Interestingly enough I honestly have no idea where or what keys are where. I don't even think about it anymore. Do you think about how you speak? I've been using a keyboard since I was 9, maybe even sooner than that - it's almost an extension of my arms. Fingers go to the keyboard and words appear. What's interesting is that I seem to rel
  • Give Dvorak a chance (Score:5, Informative)

    by dreamer-of-rules ( 794070 ) on Monday May 16, 2005 @12:46PM (#12544556)
    "Ten Thumbs Typing Tutor" worked well for me for learning Dvorak (they do Querty too). Honesty, give Dvorak a chance if you do a lot of typing. It's a lot easier on your hands, and reduces the risk of RSI. Also, learning Dvorak on a Querty keyboard really encourages touch (no peeking) typing. The Mac makes Dvorak easier with a Querty-when-the -Command-is-pressed keyboard, so all of the copy, paste shortcuts are in their original one-handed spots. I have to use a lot of other keyboards at work (sys/net admin) that are Querty, but it's an easy enough trade off to have to watch my fingers for fast Querty typing when I need to. (15% of my typing time).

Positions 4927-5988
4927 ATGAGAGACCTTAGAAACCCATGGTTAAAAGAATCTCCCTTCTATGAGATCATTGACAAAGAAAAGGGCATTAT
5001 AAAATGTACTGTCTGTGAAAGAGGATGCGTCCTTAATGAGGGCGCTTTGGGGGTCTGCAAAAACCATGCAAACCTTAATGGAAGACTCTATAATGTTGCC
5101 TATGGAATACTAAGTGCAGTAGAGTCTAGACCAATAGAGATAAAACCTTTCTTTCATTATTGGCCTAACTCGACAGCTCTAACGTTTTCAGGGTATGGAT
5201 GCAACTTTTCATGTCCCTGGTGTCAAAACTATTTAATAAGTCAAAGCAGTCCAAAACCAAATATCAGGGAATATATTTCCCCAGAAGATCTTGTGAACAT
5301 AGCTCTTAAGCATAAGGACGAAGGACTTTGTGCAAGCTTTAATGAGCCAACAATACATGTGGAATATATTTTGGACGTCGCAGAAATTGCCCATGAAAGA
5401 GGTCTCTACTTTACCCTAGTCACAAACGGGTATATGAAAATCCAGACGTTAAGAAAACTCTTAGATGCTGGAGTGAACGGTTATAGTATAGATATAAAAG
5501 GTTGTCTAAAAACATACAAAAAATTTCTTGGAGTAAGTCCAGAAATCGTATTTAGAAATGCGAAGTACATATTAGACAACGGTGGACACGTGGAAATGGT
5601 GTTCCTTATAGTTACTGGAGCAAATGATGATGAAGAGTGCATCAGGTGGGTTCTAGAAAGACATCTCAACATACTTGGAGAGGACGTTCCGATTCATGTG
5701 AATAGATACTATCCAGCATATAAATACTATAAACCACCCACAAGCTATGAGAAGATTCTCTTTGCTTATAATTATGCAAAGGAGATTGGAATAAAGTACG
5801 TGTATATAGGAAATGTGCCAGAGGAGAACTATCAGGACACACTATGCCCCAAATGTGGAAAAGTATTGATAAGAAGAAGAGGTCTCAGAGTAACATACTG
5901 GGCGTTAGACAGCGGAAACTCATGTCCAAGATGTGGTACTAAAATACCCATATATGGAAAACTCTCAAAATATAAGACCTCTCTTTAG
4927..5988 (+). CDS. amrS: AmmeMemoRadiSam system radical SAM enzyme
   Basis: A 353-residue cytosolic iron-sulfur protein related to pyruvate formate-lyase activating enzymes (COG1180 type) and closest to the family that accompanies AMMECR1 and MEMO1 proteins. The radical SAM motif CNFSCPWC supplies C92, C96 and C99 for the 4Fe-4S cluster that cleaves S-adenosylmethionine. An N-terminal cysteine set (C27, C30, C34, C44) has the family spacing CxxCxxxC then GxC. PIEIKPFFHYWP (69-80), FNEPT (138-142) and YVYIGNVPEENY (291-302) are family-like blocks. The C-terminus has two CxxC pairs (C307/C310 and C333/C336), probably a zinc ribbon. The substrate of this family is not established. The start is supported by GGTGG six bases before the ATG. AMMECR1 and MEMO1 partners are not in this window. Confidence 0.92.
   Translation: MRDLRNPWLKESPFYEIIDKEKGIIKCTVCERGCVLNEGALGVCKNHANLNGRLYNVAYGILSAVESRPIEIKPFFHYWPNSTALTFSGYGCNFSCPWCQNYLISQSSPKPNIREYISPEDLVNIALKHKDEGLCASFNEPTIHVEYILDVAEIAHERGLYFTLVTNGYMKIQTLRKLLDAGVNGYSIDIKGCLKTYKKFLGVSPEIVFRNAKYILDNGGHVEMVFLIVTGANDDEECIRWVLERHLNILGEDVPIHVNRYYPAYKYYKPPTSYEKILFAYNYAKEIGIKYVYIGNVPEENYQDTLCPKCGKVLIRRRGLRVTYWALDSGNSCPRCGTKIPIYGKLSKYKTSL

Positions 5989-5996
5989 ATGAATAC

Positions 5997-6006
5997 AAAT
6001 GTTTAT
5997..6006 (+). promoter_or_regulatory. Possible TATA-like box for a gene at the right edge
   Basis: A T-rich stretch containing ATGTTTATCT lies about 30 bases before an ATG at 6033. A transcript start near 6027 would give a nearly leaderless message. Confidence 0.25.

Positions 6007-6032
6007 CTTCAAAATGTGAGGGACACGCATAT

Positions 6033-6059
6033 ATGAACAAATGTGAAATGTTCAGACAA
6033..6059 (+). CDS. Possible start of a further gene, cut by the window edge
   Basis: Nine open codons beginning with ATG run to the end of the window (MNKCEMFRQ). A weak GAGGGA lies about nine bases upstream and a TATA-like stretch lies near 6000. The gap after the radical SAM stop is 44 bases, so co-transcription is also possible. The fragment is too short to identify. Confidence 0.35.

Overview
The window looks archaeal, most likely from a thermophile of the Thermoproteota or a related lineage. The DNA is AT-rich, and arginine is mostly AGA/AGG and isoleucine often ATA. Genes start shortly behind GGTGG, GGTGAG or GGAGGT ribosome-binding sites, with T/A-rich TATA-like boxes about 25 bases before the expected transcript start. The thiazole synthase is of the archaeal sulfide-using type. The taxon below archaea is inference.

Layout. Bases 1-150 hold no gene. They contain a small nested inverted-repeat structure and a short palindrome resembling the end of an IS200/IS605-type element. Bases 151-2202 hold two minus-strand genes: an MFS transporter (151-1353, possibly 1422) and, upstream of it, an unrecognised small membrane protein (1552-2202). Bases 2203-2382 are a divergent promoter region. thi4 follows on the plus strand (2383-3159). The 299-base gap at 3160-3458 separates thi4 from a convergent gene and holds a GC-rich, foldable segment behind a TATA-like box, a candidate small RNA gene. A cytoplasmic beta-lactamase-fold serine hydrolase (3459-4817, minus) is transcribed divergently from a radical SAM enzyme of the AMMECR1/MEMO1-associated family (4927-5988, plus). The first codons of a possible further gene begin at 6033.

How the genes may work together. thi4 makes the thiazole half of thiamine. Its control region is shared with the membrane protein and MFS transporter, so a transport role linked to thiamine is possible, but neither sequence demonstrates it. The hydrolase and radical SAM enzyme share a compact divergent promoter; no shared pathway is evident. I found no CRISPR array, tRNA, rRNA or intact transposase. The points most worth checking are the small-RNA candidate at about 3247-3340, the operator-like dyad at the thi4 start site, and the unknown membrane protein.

• I 2nd the reccomendation for 10 thumbs; they also make a really cool RAD IDE. :) My girlfriend loved learning Dvorak with it.
    • you just misspelled qwerty... sad because that is probably the easiest word to type on a keyboard
    • Absolutely!